Temple, Texas, May 14, 2012 -- On May 15th, 2012, the United States Department of Agriculture (USDA) will commemorate the 150th anniversary of its founding in 1862, when President Abraham Lincoln signed into law an act of Congress establishing the United States Department of Agriculture. President Lincoln established the USDA because he recognized the potential of America’s farmers to find new ways to cultivate the land with advances in research and technology, allowing them to provide a safe, ample food supply for our nation and the world.
In one of President Lincoln’s only speeches on agriculture at the Wisconsin State Agricultural Society in 1859, he said, “…no other human occupation opens so wide a field for the profitable and agreeable combination of labor with cultivated thought, as agriculture.” Two years later, in what would be his final annual message to the Congress, Lincoln called USDA “The People’s Department.” At that time, the population of the United States was about 31.4 million, and about half of all Americans lived on farms. Today, with a population of almost 313 million people, 2.1 million farms are operating in the US.
Over the past 150 years, USDA’s work with food science, agriculture, economic development, science and research, natural resource conservation, community development and alternative energy sources fulfills Lincoln’s vision “to touch the lives of every American, every day.” The success of the agency can be shown daily as Americans benefit from the safety, security and maintenance of our food and water supply, land and forest resources, advancing school systems, and continually evolving rural communities. Twenty million Americans are employed through our food, fuel and fiber industries, and almost 1 million jobs have been created through agricultural exports. USDA maintains a strong farm safety net to help keep American agriculture secure from the market and weather, and is leading the way on renewable energy projects, implementing funding for energy-saving technologies to farms, ranches and businesses.
In Texas, the mission of the USDA is upheld through the work of the Farm Service Agency (FSA), Natural Resources Conservation Service (NRCS) and Rural Development (RD).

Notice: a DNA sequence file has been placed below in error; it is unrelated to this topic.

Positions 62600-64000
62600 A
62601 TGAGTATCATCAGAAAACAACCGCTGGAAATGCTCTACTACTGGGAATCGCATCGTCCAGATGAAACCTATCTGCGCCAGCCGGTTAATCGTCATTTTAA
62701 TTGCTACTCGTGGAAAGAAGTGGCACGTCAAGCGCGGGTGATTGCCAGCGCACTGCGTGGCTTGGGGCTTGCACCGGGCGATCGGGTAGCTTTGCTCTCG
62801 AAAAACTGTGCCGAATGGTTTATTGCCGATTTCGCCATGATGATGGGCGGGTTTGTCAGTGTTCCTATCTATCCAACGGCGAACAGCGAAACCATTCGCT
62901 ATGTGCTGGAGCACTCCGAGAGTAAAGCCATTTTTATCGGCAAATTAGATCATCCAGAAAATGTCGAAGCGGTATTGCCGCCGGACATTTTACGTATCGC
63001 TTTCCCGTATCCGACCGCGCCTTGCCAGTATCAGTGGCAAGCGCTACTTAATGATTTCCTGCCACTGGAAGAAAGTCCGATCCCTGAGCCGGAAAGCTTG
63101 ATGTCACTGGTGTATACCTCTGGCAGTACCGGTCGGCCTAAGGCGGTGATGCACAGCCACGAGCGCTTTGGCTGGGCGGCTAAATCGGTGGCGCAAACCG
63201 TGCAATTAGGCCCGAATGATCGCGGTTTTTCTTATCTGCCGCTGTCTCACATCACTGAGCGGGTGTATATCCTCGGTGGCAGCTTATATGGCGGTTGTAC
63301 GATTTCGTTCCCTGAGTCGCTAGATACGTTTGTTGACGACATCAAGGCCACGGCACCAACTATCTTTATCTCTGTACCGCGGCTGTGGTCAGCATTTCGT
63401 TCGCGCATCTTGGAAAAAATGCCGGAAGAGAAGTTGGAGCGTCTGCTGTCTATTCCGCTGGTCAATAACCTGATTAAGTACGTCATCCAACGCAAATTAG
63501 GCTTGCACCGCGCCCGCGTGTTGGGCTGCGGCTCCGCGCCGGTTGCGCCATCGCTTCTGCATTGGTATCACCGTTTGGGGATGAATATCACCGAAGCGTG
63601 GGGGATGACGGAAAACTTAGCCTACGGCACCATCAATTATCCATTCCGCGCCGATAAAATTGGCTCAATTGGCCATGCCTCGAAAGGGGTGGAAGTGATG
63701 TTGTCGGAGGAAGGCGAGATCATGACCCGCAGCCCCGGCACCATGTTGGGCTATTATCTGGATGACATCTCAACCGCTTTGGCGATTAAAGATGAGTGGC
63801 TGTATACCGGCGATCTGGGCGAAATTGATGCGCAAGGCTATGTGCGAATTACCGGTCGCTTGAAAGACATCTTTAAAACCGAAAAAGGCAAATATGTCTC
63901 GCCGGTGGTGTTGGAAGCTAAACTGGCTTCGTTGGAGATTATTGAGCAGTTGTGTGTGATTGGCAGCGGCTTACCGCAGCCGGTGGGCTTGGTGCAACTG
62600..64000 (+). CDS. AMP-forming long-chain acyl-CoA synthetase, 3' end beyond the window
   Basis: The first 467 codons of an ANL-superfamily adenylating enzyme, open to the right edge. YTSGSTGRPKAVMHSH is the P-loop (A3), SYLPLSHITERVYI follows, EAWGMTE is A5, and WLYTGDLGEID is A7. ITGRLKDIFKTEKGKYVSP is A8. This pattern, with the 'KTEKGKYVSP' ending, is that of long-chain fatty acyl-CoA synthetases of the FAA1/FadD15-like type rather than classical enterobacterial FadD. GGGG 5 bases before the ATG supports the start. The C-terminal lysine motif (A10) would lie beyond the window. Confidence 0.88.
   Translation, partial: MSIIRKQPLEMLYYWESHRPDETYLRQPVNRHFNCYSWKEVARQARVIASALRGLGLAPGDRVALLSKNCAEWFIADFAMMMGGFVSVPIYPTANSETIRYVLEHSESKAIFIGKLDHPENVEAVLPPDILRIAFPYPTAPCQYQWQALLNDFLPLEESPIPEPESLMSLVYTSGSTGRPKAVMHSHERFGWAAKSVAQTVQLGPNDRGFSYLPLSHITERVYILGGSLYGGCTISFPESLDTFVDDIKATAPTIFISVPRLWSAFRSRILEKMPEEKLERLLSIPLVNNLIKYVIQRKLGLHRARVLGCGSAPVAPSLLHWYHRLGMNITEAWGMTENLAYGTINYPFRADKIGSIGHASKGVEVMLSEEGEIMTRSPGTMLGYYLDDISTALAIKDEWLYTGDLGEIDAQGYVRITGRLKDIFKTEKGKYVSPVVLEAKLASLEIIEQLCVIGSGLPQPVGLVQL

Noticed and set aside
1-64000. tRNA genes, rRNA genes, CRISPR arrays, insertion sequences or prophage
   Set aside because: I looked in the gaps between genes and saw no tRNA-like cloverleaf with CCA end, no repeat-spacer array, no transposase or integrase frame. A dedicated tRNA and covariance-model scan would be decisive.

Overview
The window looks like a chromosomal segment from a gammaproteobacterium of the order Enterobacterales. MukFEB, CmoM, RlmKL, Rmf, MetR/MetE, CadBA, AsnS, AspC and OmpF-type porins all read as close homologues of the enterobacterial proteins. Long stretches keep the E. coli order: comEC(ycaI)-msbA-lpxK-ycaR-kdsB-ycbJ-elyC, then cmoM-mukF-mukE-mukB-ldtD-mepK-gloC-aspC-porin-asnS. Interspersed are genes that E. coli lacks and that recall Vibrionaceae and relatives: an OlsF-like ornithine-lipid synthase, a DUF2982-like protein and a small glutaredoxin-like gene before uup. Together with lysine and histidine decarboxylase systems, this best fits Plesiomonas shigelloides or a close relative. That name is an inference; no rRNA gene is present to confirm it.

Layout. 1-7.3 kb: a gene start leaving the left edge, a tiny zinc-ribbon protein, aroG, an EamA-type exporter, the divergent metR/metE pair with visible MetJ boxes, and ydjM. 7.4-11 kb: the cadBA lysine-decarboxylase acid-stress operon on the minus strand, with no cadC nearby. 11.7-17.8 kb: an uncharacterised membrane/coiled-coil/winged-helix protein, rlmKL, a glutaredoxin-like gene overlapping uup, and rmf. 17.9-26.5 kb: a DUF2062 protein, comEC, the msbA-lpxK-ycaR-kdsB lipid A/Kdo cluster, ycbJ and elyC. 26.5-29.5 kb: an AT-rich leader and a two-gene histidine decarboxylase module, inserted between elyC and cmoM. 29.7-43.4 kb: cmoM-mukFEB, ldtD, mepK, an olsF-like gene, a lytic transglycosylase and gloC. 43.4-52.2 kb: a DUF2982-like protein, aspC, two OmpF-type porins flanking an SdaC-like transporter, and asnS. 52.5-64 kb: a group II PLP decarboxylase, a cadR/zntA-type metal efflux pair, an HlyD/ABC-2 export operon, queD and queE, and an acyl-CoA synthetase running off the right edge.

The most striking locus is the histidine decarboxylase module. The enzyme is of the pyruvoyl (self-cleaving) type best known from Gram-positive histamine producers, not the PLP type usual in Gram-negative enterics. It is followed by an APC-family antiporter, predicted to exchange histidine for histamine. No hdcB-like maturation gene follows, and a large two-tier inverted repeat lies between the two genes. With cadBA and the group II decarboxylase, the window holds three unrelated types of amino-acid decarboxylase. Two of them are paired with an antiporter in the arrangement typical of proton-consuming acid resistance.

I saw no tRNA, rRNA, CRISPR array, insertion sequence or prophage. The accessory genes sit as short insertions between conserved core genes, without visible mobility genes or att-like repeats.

In 2011 alone, NRCS worked with Texas farmers and ranchers to invest $121.4 million in conservation programs authorized through the federal Farm Bill, to help protect water, soil and air resources, wildlife, forests and rangelands throughout the state. NRCS has provided conservation-related products and service that enable people to be good stewards of the Nation’s soil, water, and related natural resources on non-Federal lands since 1935.
“The USDA- Natural Resources Service (NRCS) in Texas continues its commitment and work in protecting Texas' natural resources by working one on one with private landowners to resolve their natural resource issues,” said Salvador Salinas, NRCS Texas state conservationist. “In a state where more than 90 percent of the land is privately owned, our farmers and ranchers are the leading stewards of the land and water, and USDA supports their work through technical assistance and conservation programs – applying the most effective programs in the best places to achieve the best possible result. The NRCS mission remains Helping People Help the Land, as we celebrate this historic anniversary."
Throughout Texas, Rural Development provided over $1.55 billion in funding to recipients in 2011 through programs designed to improve the economic stability of rural communities, businesses, residents, farmers and ranchers and improve the quality of life in rural areas. Rural Development administers and manages housing, business and community infrastructure and facility programs through a national network of state and local offices.
“We are pleased to be an agency within the USDA that has provided assistance to the heart of America; our rural communities, farmers and residents, for 150 years,” said Rural Development Texas State Director Paco Valentin. “Rural Development offers over 40 programs that provide the resources and assistance needed to essentially build an entire rural community from the ground up, and we will to continue to provide support to thousands of rural Texas residents and communities in the coming years.”
Texas FSA promoted American agriculture by delivering nearly $1.4 billion in federal farm program payments and loans to Texas farmers and ranchers during fiscal year 2011. FSA farm programs include price support, commodity operations, conservation and disaster programs that provide assistance and relief for producers. FSA also helps family farmers and ranchers by offering direct and guaranteed farm ownership and operating loans as well as emergency loans to producers who cannot obtain commercial financing from a traditional lender.
“USDA agencies realize farmers and ranchers work hard year-round in a risky, sometimes unforgiving industry; but, for the most part, the rewards outweigh the risks. FSA considers it an honor and a privilege to work with Texas producers and we look forward to working to meet the changing needs of agriculture and rural America for many years to come,” said James Douglass, Acting FSA Texas state director.
As we commemorate 150 years of accomplishments, USDA is learning from past experiences while looking to the future. In the years to come, there may be challenges for the economy, agriculture and the Department. However, the USDA will remain focused on the mission to strengthen Americans rural communities, continue to help create jobs, and build on the success of America’s farmers, ranchers and small businesses. For more information on the 150th anniversary of the USDA or programs and services offered through the agency, visit http://www.usda.gov/wps/portal/usda/usdahome.